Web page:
The theme of the evening seemed to be "BIG BOLD FLAVAH." Misty's drink had sweet and tangy amped up to an 11. The curry simple syrup added a little something without making the drink taste exactly like curry. Marshall's drink, on the other hand, didn't shy away from its spice base. It totally punches you in the face. The menu said "five spice pisco" but at the time I was getting more of a garam masala feel. I couldn't help but puzzle over this a bit. I finally figured out that when I read the "five spice" I instantly thought of Chinese five spice, but I was totally forgetting about panch phoron. How dumb of me. I need to ask Marshall this the next time I see him or over Facebook or something (or, I don't know, leave a comment. Hint, hint).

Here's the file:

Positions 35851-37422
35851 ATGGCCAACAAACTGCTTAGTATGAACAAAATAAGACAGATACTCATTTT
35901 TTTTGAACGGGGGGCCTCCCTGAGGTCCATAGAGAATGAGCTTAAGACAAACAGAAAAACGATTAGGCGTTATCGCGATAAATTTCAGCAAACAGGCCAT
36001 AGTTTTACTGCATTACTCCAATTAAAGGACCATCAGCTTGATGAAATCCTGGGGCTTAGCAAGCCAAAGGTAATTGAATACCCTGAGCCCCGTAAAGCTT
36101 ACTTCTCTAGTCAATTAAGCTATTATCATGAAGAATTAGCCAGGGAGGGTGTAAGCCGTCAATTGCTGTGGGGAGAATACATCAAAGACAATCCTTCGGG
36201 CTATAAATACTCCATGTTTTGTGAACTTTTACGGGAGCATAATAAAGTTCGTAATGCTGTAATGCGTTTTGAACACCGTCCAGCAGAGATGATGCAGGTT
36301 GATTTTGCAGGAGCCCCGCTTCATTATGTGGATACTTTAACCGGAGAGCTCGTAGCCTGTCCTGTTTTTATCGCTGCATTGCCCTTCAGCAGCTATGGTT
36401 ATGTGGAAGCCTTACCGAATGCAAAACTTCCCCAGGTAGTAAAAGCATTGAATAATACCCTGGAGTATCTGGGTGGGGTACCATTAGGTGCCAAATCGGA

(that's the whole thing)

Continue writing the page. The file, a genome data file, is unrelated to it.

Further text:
Did everyone agree to a dress code beforehand? All the folks scheduled to be behind the bar came in dressed pretty snazzily.

Epilogue: When I left Madam Geneva's I left with the fire of mezcal burning in my belly. Just as I was about to leave I was pulled into doing a shot of mezcal with Misty Kalkofnen, Alex Day and John Deragon.

This made me think. You know, I've been recently playing Shin Megami Tensei: Devil Summoner on the PS2 (I sometimes like to kick it old school like that), and I'd forgotten how flippin' hard that game was. I couldn't walk even two or three steps before finding myself in a battle.

Wait, wait. I had a point in mentioning waaaassss...oh! OK, so, yea, as I was walking away from Madam Geneva with mezcal heating me all up in my midsection like a boiler, I realized that bar events are like playing a RPG. The more you walk around without a glass in your hand, the more you're just asking to trigger a battle sequence, a.k.a., having a drink put in your hand.